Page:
4A.1 Amplitude modulation of streamwise velocity fluctuations in the roughness sublayer: evidence from large-eddy simulations

Monday, 20 June 2016: 3:30 PM
The Canyons (Sheraton Salt Lake City Hotel)
William Anderson, University of Texas at Dallas, Richardson, TX; and A. Awasthi

Handout (5.9 MB)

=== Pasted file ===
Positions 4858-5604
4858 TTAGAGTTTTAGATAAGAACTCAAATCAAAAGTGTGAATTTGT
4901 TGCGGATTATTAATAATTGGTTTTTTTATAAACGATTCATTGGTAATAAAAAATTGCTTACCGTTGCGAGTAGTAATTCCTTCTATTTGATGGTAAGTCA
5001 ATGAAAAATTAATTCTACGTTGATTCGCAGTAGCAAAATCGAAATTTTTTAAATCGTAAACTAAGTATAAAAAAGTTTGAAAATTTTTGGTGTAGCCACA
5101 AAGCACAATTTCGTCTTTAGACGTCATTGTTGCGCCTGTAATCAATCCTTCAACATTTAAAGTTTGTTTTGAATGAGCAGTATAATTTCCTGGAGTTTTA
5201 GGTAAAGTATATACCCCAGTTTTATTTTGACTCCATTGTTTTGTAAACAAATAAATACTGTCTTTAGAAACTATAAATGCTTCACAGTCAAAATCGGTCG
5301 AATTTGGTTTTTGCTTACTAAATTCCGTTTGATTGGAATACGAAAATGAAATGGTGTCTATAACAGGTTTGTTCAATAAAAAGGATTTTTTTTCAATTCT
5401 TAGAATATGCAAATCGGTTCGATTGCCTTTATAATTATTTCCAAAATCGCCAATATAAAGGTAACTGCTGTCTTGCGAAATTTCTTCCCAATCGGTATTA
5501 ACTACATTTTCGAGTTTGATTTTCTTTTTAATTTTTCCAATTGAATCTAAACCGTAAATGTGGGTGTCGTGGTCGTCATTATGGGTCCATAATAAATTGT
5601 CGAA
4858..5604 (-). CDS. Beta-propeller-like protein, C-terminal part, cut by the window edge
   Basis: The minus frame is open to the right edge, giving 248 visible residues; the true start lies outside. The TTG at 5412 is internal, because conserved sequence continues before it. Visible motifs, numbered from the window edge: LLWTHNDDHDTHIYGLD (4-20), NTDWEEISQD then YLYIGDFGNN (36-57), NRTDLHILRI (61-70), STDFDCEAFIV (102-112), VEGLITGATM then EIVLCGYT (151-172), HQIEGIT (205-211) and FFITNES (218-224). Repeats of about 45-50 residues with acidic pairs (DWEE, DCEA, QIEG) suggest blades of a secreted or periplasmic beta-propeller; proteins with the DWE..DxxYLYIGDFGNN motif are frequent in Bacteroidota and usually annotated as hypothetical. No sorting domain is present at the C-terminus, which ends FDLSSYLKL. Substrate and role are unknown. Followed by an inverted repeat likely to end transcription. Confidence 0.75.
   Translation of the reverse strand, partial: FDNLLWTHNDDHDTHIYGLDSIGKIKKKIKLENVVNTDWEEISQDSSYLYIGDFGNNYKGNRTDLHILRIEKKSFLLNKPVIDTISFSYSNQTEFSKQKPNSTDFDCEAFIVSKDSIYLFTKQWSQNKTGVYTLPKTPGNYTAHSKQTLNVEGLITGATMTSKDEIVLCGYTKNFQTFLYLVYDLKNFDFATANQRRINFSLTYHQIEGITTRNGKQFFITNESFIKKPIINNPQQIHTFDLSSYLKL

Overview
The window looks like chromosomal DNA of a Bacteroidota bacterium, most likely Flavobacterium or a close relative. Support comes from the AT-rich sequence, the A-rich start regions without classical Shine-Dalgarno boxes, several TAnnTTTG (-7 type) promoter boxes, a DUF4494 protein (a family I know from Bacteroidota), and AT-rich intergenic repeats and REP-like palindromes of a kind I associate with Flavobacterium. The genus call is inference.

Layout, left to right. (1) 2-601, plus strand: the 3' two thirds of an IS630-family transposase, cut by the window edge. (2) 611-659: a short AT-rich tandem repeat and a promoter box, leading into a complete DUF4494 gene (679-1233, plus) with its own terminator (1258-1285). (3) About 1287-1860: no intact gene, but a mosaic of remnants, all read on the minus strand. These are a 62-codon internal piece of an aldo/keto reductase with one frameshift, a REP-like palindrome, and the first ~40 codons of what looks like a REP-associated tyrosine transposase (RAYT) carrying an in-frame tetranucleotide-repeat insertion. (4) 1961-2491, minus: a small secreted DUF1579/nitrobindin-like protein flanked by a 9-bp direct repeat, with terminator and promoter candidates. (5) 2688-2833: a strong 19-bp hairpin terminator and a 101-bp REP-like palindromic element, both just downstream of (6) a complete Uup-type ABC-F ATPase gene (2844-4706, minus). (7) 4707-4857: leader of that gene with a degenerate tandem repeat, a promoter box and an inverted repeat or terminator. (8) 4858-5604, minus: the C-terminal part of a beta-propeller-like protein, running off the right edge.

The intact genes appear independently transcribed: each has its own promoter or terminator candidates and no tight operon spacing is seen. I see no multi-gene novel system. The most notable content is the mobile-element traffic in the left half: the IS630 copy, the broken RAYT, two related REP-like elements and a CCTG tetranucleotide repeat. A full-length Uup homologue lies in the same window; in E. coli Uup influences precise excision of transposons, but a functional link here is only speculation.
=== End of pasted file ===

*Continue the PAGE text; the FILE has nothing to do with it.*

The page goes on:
Recent studies have demonstrated that large- and very large-scale motions in the logarithmic region of turbulent boundary layers “amplitude modulate” dynamics of the near-wall region (Marusic et al., 2010: Science 329:193-196; Mathis et al., 2009: J. Fluid Mech. 628, 311-337). These contributions prompted development of a predictive model for near-wall dynamics (Mathis et al., 2011: J. Fluid Mech. 681, 537-566) that has promising implications for large-eddy simulations of wall turbulence at high Reynolds numbers (owing to the presence of smaller scales as the wall is approached). Existing studies on the existence of amplitude modulation in wall-bounded turbulence have addressed smooth wall flows, though high Reynolds number rough wall flows are ubiquitous. Under such conditions, the production of element-scale vortices ablate the viscous wall region and a new near-wall layer emerges: the roughness sublayer. The roughness sublayer depth scales with aggregate roughness element height, h, and is typically 2h ~ 3h. Above the roughness sublayer, Townsend's Hypothesis dictates that turbulence in the logarithmic layer is unaffected by the roughness sublayer (beyond its role in setting the friction velocity and thus inducing a deficit in the mean streamwise velocity known as the roughness function). Here, we present large-eddy simulation results of turbulent channel flow over rough walls. We follow the decoupling procedure outlined in Mathis et al., 2009: J. Fluid Mech. 628, 311-337, and present evidence that outer-layer dynamics amplitude modulate the roughness sublayer (Anderson, 2016: J. Fluid Mech. 789, 567-588). Below the roughness element height, we report enormous sensitivity to the streamwise-spanwise position at which flow statistics are measured, owing to spatial heterogeneities in the roughness sublayer imparted by roughness elements. For z/h > 1.5 (i.e., above the cubes, but within the roughness sublayer), topography-dependence rapidly declines.
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